July 28, 2022

Ferguson: Ticats’ defence has to steer them forward

Chris Tanouye/CFL.ca

Tonight the Hamilton Tiger-Cats return from a Week 7 trip west to Vancouver where they had every opportunity to get the type of win that could start season long positive momentum in the win column.

Instead it was a few plays here or there that were the difference with Hamilton picking up its fifth loss of 2022, unable to get what would have officially qualified as a winning streak after their Week 6 win by the skin of an upright over Ottawa.

This has been the Tiger-Cats’ season thus far. Notwithstanding the disappointing three phase losses to Winnipeg and Saskatchewan, it’s been all about collapses to Calgary and Edmonton followed by razor thin margins of difference between wins and losses to Ottawa and BC.

At the end of the day it all results in a poor record, but a win tonight against the second place Alouettes would certainly help, as Hamilton begins a six-week stretch exclusively against Montreal or Toronto.

» Ticats, Als Injury Reports: Simoni Lawrence out for Week 8
» CFL.ca Game Notes: A look at Week 8
» Power Rankings: Where did Hamilton and Montreal land?

If the Ticats are going to come out of this month and a half still in serious playoff contention, it will have to be the work of the defence that powers their rise. No disrespect to the Black and Gold offence, which has shown moments of striking explosiveness and production. Consider Steven Dunbar Jr.’s one-handed snag against the REDBLACKS or anytime the ball seems to touch Bralon Addison’s hands. Still, the defence is the steadying force amongst this group, which also includes a seemingly revolving door on key special teams positions.

When I think about big moments that have defined Hamilton’s season so far very few of them are the fault of the defence. Yes, great offensive players or schemes can get people open in space but there have been relatively few busts in coverage, bad penalties or poor execution late.

The defence has been climbing uphill for most of the season against short fields gifted to opposing offences. Meanwhile, the Ticats’ attack struggles to protect the football despite that ball safety note being a major point of emphasis after QB Dane Evans lost the handle a couple times in Regina in Week 1.

Despite all of that, the Tiger-Cats’ defence has held its own under coordinator Mark Washington and the overseeing eye of head coach Orlondo Steinauer. To get a sense for how they’ve been able to do it, I pulled a few numbers from my game tracking that I often use to better understand the game before I step into the booth for TSN.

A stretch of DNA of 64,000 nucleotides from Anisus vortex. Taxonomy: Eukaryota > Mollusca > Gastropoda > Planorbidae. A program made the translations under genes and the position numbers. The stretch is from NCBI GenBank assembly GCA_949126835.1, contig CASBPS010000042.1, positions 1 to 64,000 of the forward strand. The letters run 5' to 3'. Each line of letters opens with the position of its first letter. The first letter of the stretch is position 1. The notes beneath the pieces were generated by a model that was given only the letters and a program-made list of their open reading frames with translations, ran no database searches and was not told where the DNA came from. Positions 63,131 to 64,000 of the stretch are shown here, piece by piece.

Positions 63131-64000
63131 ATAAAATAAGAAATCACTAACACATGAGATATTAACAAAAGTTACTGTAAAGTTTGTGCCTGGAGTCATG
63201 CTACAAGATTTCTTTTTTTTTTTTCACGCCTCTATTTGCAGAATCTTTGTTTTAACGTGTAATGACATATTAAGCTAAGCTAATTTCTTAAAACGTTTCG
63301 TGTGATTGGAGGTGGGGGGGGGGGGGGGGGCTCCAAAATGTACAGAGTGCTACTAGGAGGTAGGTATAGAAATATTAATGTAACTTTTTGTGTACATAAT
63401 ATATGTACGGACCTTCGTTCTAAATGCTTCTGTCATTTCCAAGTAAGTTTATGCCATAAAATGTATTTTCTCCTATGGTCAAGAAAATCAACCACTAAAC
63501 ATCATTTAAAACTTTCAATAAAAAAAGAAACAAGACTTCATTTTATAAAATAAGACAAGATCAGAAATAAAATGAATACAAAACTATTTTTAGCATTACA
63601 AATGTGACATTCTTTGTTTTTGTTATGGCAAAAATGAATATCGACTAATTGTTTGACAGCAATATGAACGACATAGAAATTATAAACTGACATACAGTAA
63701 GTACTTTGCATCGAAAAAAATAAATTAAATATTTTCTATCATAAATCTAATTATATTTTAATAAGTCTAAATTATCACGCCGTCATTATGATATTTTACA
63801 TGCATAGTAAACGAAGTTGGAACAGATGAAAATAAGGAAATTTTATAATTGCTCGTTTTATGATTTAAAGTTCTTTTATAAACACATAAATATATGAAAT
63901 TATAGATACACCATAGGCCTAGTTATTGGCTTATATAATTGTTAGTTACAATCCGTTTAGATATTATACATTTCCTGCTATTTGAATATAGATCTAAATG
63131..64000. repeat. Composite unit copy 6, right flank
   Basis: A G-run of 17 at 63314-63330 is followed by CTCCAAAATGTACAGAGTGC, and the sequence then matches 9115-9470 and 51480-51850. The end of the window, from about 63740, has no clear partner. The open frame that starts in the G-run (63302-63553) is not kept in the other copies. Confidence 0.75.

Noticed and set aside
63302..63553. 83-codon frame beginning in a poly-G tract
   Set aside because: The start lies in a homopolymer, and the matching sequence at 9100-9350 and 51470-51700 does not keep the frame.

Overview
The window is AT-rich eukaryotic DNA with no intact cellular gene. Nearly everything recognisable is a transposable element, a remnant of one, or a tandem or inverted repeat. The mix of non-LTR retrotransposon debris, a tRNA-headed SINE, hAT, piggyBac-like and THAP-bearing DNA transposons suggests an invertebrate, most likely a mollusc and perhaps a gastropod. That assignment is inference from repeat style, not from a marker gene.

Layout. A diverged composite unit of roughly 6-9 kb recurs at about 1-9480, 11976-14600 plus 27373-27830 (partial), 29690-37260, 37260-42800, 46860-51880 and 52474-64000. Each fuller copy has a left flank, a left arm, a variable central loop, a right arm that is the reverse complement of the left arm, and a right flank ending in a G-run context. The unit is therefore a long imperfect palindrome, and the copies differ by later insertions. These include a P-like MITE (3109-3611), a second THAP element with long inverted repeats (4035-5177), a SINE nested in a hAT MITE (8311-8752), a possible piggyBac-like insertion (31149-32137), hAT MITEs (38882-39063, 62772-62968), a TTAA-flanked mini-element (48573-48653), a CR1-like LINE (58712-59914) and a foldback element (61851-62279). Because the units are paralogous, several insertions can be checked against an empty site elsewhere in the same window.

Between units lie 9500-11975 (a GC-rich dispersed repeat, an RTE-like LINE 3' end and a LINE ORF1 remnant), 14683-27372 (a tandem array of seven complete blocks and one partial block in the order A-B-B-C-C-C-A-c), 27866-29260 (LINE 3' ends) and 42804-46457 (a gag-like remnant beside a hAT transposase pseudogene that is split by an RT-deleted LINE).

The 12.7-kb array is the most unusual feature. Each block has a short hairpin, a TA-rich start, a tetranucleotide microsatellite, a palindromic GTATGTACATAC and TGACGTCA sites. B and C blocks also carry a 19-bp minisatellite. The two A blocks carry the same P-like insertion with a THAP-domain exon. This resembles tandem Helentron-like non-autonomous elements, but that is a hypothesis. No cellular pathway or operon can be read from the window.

For every offensive snap of every game I apply a ‘production grade’ value that ranges from 0-5.

0 – Turnover
1 – Punting of field goal team replace offence on field
2 – Gain of less than four yards on first down or inability to create third down sneak opportunity.
3 – Gain of four or more on first down or third down sneak opportunities created.
4 – First down
5 – Touchdown

Multiply that number by 20 (to get a more round number) and place it side by side with run/pass splits and what we get is a sense for how offences are deciding to attack defences and more importantly, how effective they are at doing so. Here’s how Hamilton’s pass defence stacks up to the rest of the league.

Hamilton has passes called against its defence right smack dab at the league average of just over 70 per cent. What’s important here is that they rank right next to Saskatchewan and Winnipeg — both of whom they’ve lost to — in preventing consistent offensive production on called passing plays.

Despite having a league-low 10 sacks and not creating many two-and-out drive results, Hamilton still ranks amongst the best units in the CFL against the pass as evidenced by ranking third in the CFL in opponent passing yards despite watching Bo Levi Mitchell throw it up and down the field as Calgary stormed back to win in Week 2.

When it comes to the run, Hamilton once again is attacked right at the CFL average but has the second best snap-to-snap success rate behind only the Argonauts, who they’ll soon be seeing plenty of.

Hamilton’s defence needs to create more turnovers to offset offensive struggles. They need to physically dominate and get to the quarterback more with their intimidating front of Ted Laurent, Micah Johnson, Dylan Wynn and Julian Howsare. In the grand scheme of things, though, Hamilton’s defence has done its part.

The question now becomes how will they maintain that level against the same two opponents for six weeks straight in a stretch that will loom large on their playoff and Grey Cup aspirations.

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